0

I am playing around with shell scripts that use ANSI codes and found that for one reason or another different escape codes are supported depending on your terminal/OS.

In some cases I get a dump of unparsed gunk unexpectedly, which I'm assuming means my terminal (on Mac OS) doesn't support that escape code used, despite having read in a number of places that these mean the same thing:

27 = 033 = 0x1b = ^[ = \e

In searching I found this question about detecting slash-escaped support.

The selected answer sniffs the $TERM value to detect

case $TERM in
  (|color(|?))(([Ekx]|dt|(ai|n)x)term|rxvt|screen*)*)
    PS1=$'\e\]0;$GENERATED_WINDOW_TITLE\a'"$PS1"
esac

But I wonder how reliable that is.

Is there a standard way to check for escape code support (primarily for Bash), or is that script pretty much the run of the mill?

  • Alternatively, what escape code can I use to 'guarantee' the most wide-spread support?
  • What about echo expansion -e?
  • What are general best practices in terms of portability/availability/distribution for scripts that use or reference control codes?

This is a nice read too for anyone else looking for info.

  • 4
    As mentioned in the documentation you reference: "It is generally not good practice to hard-wire terminal controls into programs. Linux supports a terminfo(5) database of terminal capabilities. Rather than emitting console escape sequences by hand, you will almost always want to use a terminfo-aware screen library or utility such as ncurses(3), tput(1), or reset(1)." – Patrick Oct 6 '14 at 23:21
  • @Patrick - I've been trying a bunch of different things, and tput didnt work for me oob. – qodeninja Oct 6 '14 at 23:37
  • 1
    There's no universal way of detecting all supported output sequences. If you're running under a true xterm however, you can query for termcap codes, see "Request Termcap/Terminfo String" in invisible-island.net/xterm/ctlseqs/ctlseqs.html – o11c Oct 7 '14 at 0:01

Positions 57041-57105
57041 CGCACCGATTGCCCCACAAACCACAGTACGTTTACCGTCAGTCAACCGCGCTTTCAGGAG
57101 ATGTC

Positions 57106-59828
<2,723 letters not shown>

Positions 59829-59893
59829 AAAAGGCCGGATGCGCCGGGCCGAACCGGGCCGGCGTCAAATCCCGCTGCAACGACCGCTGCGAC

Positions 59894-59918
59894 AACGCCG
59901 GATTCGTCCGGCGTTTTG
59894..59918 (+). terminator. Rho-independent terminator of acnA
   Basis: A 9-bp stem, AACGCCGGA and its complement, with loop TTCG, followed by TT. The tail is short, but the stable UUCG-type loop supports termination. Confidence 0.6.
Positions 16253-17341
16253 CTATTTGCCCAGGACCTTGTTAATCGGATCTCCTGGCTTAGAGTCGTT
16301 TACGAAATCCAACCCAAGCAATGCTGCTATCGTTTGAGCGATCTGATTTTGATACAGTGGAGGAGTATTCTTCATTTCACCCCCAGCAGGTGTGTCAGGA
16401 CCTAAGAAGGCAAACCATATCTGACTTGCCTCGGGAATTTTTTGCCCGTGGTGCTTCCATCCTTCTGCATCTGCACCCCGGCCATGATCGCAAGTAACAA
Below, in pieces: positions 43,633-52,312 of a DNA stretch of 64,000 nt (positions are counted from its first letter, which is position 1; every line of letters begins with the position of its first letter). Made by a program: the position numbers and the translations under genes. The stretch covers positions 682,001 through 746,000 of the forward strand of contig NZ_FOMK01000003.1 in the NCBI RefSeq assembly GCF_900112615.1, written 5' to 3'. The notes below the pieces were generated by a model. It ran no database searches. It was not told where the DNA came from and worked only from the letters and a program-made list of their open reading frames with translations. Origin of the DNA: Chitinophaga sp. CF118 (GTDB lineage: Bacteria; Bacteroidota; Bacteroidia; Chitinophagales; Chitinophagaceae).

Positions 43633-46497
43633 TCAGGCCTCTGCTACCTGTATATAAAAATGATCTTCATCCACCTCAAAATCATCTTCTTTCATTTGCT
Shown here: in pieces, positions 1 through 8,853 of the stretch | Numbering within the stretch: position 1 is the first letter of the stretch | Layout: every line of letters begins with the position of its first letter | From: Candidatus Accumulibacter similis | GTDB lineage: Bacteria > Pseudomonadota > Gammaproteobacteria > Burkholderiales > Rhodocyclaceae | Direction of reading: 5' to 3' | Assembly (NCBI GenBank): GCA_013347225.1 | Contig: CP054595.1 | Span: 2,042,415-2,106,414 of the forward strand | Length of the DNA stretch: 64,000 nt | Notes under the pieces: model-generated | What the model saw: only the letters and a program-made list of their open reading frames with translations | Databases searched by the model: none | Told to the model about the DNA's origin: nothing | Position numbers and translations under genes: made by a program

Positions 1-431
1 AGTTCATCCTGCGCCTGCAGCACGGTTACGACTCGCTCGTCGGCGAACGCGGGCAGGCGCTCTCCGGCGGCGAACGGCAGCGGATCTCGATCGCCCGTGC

3

Have you got specific operations in mind?

Here is an example of using standout mode, which on many terminals will give a strong visible result:

tput smso; echo hello, world; tput rmso

If you were to pipe the sequence to, say, cat, the highlighting would become an empty operation because a pipe isn't a device that understands standout mode:

( tput smso; echo hello, world; tput rmso ) | cat

Interesting characteristic pairs can be found in man 5 terminfo, some of which are as follows:

  • Standout: smso and rmso
  • Underline: smul and rmul
  • Blink (yes!): blink
  • Doublewide: swidm and rwidm
  • Reverse: rev
  • Cancel all: sgr0
2

Actually it is possible to inquire DEC terminals (and their clones and emulations, including xterm) about their capabilities; just not about individual escape sequence support (or its completeness). UNIX generally doesn't use this feature, relying on termcap/terminfo databases (which document the quirks as well).

For reference, the sequences are DA ("Device Attributes", ANSI standard) and DECID ("Identify Terminal", DEC private).

Your Answer

By clicking “Post Your Answer”, you agree to our terms of service, privacy policy and cookie policy

Not the answer you're looking for? Browse other questions tagged or ask your own question.